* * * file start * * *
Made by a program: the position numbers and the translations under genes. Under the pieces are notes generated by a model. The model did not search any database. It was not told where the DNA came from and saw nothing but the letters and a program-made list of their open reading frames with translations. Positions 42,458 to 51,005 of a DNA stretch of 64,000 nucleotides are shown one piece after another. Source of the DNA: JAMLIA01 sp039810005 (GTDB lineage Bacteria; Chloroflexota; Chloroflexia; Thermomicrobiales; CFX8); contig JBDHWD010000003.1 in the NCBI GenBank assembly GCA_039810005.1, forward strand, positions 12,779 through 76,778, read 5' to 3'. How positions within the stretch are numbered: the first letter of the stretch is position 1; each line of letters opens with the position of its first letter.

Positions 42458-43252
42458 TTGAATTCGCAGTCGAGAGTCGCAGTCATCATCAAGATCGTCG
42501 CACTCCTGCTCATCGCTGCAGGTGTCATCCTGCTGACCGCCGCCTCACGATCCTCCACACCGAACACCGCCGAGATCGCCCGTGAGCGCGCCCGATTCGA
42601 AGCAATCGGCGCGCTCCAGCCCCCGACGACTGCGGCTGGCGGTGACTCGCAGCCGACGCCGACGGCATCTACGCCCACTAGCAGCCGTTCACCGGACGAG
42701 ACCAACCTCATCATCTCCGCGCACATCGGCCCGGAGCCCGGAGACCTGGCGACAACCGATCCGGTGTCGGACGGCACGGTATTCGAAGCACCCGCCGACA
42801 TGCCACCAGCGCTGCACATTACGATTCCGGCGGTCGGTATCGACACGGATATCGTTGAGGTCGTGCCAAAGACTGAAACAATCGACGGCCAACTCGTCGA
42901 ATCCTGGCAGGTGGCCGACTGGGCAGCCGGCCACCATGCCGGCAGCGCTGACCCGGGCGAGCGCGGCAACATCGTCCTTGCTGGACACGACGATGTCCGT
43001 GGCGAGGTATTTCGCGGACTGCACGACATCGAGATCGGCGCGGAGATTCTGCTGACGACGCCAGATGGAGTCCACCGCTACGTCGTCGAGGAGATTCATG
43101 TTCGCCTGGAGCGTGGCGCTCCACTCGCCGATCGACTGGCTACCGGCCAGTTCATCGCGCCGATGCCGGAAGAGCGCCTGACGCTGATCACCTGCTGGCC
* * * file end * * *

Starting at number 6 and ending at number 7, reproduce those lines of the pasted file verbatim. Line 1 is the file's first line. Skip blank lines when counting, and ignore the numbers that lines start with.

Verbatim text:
42701 ACCAACCTCATCATCTCCGCGCACATCGGCCCGGAGCCCGGAGACCTGGCGACAACCGATCCGGTGTCGGACGGCACGGTATTCGAAGCACCCGCCGACA
42801 TGCCACCAGCGCTGCACATTACGATTCCGGCGGTCGGTATCGACACGGATATCGTTGAGGTCGTGCCAAAGACTGAAACAATCGACGGCCAACTCGTCGA